The revelation came during a press conference in Rome as the airline unveiled new routes in Italy. A record $1 billion (€883 million) investment in Italy is expected to see 44 new routes, 21 at Rome and Milan airports, and 2,250 jobs created over the course of the year.
And O'Leary had high hopes that Francis could be among the first passengers to make use of the new Ryanair connections, when he comes to the Emerald Isle next year.
The CEO said he had already written to the Vatican to suggest the plan, and was confident the cost-conscious pontiff could be tempted.
“He is a Jesuit and he is very clever when it comes to PR so we look forward to flying the holy father in 2018,” O'Leary explained.
Francis has become known for refusing the traditional trappings of the papacy, having declined to move into the sumptuous papal apartment in the Vatican and opting instead to live in a modest boarding house inside the tiny city state.
And around the time of his selection in 2013 there was widespread surprise when it emerged that he not only carried his own briefcase but also paid his own hotel bills.
Though some claim there is a PR element to these moments, Francis's frugality and fondness for mingling with ordinary people predates him becoming pope.
As bishop of Buenos Aires, local buses were his favoured mode of transport and after becoming pontiff he admitted that the thing he most missed was enjoying the anonymity that would allow him to go into Rome and have a pizza.
So it doesn't seem out of the question that if given the choice, the pope would be open to flying on one of Ryanair's famously no-frills planes, perhaps even in economy class.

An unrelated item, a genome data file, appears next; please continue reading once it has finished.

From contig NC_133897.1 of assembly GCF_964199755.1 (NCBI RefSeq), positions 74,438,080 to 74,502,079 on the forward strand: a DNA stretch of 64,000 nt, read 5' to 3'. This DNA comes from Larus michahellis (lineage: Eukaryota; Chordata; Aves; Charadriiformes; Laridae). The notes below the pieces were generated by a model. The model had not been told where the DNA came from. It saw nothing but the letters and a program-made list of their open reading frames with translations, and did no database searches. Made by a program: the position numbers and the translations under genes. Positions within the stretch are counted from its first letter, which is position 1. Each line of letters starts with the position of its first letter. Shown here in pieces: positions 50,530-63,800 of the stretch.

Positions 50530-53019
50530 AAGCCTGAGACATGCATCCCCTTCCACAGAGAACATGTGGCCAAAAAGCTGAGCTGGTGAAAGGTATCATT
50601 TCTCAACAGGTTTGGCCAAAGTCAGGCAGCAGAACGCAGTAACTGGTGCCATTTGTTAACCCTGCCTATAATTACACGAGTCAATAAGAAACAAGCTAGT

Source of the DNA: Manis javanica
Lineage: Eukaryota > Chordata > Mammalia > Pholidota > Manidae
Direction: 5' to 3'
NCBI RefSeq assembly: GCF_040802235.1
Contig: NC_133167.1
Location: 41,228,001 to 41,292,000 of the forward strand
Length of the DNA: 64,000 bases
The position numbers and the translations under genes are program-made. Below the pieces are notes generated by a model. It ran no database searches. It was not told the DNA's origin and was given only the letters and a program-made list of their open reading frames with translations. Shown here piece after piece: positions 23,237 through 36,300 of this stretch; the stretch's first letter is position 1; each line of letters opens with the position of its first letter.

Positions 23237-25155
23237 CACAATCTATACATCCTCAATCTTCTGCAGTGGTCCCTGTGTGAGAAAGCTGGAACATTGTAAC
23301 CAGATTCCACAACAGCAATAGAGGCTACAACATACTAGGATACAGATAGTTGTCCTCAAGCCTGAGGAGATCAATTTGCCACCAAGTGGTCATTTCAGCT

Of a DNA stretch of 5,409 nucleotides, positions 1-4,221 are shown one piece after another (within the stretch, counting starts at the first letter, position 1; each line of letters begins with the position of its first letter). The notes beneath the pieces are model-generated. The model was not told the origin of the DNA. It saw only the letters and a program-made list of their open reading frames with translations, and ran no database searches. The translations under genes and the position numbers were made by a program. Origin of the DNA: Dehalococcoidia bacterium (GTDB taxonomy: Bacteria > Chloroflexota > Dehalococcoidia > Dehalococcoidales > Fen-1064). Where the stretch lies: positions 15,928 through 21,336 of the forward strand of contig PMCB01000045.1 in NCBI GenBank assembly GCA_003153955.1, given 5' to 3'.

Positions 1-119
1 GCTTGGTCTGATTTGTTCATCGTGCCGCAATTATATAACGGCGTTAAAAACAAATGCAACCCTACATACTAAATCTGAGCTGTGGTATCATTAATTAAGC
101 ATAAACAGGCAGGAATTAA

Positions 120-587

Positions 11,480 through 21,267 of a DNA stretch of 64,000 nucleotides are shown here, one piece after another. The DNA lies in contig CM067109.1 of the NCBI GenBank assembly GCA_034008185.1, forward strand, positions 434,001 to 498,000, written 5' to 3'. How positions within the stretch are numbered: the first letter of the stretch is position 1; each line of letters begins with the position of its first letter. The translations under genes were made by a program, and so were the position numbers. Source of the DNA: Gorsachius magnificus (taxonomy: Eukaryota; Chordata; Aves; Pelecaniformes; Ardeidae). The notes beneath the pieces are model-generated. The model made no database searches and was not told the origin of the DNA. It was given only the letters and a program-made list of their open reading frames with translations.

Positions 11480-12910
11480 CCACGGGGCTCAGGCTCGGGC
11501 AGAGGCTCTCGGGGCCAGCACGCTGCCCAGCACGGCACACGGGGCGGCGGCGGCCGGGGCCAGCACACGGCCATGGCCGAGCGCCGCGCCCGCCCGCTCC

However, Vatican spokesman Greg Burke explained that the pope and his entourage tend to fly out of Rome on an Alitalia plane and return on the national carrier of the country visited, if possible.
Burke said Alitalia was an “essential part” of papal trips, suggesting Francis is unlikely to be making use of a Ryanair deal any time soon.
This might not stop Ryanair taking other business from the struggling Alitalia, which is currently battling to slash costs to compete with its budget rivals.
Last month, Alitalia's chairman said “drastic action” was needed in order to turn the company around, amid reports that 1,600 new redundancies were on the horizon.
O'Leary has warned the airline against trying to compete with his business model, saying “the unions won't accept it” and offering to work together as a “cheaper and cleverer solution”.
His proposal would see Ryanair scheduling some flights to feed into Alitalia's long-haul services, but whether this comes to fruition will likely depend on Etihad Airways, which owns 49 percent of Alitalia after rescuing the Italian company from bankruptcy in 2014.